U.S. Environmental Protection Agency awards $4 million to City of Seattle for solid waste infrastructure to advance environmental sustainability efforts

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Seattle –Today, the U.S. Environmental Protection Agency announced a $4 million grant to the City of Seattle for solid waste infrastructure projects. Funding for this grant was authorized by the Save Our Seas 2.0 Act and funded through the Bipartisan Infrastructure Act, which invests $275 million in solid waste infrastructure for recycling grants across the country. from the Solid Waste Infrastructure (SWIFR) Grant Program. In September, EPA announced that more than $100 million in SWIFR funding had been awarded to states, communities, and territories across the country to expand recycling infrastructure and waste management systems. Seattle is one of her two communities in the Pacific Northwest to win SWIFR grants.

“One of our greatest responsibilities is to steward the environment and its natural resources by promoting meaningful climate action through investments, policies and practices. Our sustainability efforts , we are reducing our carbon footprint, diverting waste from landfills, extending the lifecycle of natural materials and creating more resilient environments and healthier communities.” Mayor Bruce Harrell said: “Through these federal dollars, we are investing in the wood circular economy, creating new green jobs for our workers, and advancing our climate goals.”

“Through our bipartisan Infrastructure Act, we are expanding federal funding for local and tribal priorities that improve environmental health.” EPA Region 10 Administrator Casey Sixkiller said. “These funds will help drive innovative recycling services, create good-paying jobs and reuse valuable resources that would otherwise end up in landfills.”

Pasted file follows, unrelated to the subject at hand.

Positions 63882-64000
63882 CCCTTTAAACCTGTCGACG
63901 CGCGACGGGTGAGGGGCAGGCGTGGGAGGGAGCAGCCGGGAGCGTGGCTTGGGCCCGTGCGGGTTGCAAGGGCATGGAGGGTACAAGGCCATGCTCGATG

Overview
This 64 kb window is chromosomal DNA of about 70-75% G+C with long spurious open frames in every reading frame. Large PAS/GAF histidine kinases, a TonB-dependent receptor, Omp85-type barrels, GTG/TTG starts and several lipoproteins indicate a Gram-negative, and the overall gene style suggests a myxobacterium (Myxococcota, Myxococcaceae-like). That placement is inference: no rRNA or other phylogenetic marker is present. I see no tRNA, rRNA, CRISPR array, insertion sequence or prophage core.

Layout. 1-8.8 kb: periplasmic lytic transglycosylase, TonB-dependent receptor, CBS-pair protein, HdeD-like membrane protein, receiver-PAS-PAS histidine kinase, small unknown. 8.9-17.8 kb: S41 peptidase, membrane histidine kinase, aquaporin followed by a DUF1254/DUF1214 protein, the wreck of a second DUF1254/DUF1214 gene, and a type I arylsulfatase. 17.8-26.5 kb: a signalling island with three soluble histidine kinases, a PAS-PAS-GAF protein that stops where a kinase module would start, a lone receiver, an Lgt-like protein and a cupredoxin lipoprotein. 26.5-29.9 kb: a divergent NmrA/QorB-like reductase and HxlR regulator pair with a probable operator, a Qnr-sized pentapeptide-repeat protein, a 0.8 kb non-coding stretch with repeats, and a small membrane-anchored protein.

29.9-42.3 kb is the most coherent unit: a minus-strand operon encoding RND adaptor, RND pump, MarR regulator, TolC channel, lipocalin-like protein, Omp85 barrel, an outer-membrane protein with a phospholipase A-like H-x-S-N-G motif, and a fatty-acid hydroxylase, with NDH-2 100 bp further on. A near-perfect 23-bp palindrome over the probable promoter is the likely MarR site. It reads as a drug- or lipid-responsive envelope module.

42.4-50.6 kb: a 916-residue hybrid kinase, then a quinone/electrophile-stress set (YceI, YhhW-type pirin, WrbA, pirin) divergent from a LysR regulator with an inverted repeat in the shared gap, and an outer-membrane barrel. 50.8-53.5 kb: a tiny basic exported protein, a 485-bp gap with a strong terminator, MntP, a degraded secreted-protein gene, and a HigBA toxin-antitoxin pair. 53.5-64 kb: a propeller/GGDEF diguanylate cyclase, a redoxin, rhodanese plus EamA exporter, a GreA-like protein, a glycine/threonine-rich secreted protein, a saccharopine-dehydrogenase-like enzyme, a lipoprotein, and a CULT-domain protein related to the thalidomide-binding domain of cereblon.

This federal grant will support Seattle’s circular wood economy by developing a new waste warehouse to process, store, organize, and distribute waste materials, in line with Seattle Public Works’ goal of achieving zero waste. We support.

Almost 17% of Seattle’s construction waste comes from residential demolition, and many homes in the Pacific Northwest are built primarily of wood, so reusing wood can make a big difference. When a house is simply demolished, the wood from the house is either landfilled or burned for energy, releasing carbon into the environment. But demolishing homes and salvaging wood for new uses reduces carbon emissions and reduces the need to cut down additional trees to obtain new wood, thereby contributing to climate change. Profitability and waste prevention. Once operational, the new waste wood warehouse is expected to process 150 tonnes of waste wood per year.

“The Office of Sustainability and Environment (OSE) is working with Seattle Public Utilities (SPU) and We are excited to work with other city departments as One Seattle.” OSE Director Jessen Farrell said: “As we move towards net zero emissions buildings, we need to consider the climate impact of the materials we use in buildings as we construct, renovate and demolish them.”

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